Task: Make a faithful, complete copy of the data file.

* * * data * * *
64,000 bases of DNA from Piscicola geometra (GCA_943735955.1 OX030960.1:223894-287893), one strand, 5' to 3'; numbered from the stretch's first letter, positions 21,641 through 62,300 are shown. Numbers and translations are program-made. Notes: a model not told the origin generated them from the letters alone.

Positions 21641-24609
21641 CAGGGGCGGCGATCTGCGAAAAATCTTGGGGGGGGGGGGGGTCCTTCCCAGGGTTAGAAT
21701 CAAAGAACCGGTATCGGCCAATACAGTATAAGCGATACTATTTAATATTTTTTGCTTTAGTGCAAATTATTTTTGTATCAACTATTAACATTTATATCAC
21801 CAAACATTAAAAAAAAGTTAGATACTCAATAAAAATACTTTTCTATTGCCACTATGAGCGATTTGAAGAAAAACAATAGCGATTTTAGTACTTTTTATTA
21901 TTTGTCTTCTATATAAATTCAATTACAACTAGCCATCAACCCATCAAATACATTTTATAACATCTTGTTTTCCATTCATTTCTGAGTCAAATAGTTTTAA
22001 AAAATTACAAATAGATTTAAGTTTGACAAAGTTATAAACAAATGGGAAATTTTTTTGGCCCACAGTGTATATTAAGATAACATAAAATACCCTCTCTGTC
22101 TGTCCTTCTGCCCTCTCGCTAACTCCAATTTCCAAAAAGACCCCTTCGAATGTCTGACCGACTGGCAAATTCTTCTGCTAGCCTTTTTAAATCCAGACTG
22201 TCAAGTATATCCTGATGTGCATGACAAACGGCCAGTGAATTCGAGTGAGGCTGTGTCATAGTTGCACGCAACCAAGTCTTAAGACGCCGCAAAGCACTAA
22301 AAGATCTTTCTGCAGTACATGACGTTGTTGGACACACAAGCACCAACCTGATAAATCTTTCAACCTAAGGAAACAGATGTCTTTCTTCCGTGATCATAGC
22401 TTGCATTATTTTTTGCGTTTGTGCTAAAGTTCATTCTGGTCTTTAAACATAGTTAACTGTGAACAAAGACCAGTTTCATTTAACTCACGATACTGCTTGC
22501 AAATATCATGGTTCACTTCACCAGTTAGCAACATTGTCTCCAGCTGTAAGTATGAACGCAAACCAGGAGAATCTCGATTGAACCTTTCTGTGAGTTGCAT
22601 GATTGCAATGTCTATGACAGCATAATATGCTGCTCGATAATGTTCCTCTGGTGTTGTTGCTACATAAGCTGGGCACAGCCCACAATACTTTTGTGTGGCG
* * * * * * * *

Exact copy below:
64,000 bases of DNA from Piscicola geometra (GCA_943735955.1 OX030960.1:223894-287893), one strand, 5' to 3'; numbered from the stretch's first letter, positions 21,641 through 62,300 are shown. Numbers and translations are program-made. Notes: a model not told the origin generated them from the letters alone.

Positions 21641-24609
21641 CAGGGGCGGCGATCTGCGAAAAATCTTGGGGGGGGGGGGGGTCCTTCCCAGGGTTAGAAT
21701 CAAAGAACCGGTATCGGCCAATACAGTATAAGCGATACTATTTAATATTTTTTGCTTTAGTGCAAATTATTTTTGTATCAACTATTAACATTTATATCAC
21801 CAAACATTAAAAAAAAGTTAGATACTCAATAAAAATACTTTTCTATTGCCACTATGAGCGATTTGAAGAAAAACAATAGCGATTTTAGTACTTTTTATTA
21901 TTTGTCTTCTATATAAATTCAATTACAACTAGCCATCAACCCATCAAATACATTTTATAACATCTTGTTTTCCATTCATTTCTGAGTCAAATAGTTTTAA
22001 AAAATTACAAATAGATTTAAGTTTGACAAAGTTATAAACAAATGGGAAATTTTTTTGGCCCACAGTGTATATTAAGATAACATAAAATACCCTCTCTGTC
22101 TGTCCTTCTGCCCTCTCGCTAACTCCAATTTCCAAAAAGACCCCTTCGAATGTCTGACCGACTGGCAAATTCTTCTGCTAGCCTTTTTAAATCCAGACTG
22201 TCAAGTATATCCTGATGTGCATGACAAACGGCCAGTGAATTCGAGTGAGGCTGTGTCATAGTTGCACGCAACCAAGTCTTAAGACGCCGCAAAGCACTAA
22301 AAGATCTTTCTGCAGTACATGACGTTGTTGGACACACAAGCACCAACCTGATAAATCTTTCAACCTAAGGAAACAGATGTCTTTCTTCCGTGATCATAGC
22401 TTGCATTATTTTTTGCGTTTGTGCTAAAGTTCATTCTGGTCTTTAAACATAGTTAACTGTGAACAAAGACCAGTTTCATTTAACTCACGATACTGCTTGC
22501 AAATATCATGGTTCACTTCACCAGTTAGCAACATTGTCTCCAGCTGTAAGTATGAACGCAAACCAGGAGAATCTCGATTGAACCTTTCTGTGAGTTGCAT
22601 GATTGCAATGTCTATGACAGCATAATATGCTGCTCGATAATGTTCCTCTGGTGTTGTTGCTACATAAGCTGGGCACAGCCCACAATACTTTTGTGTGGCG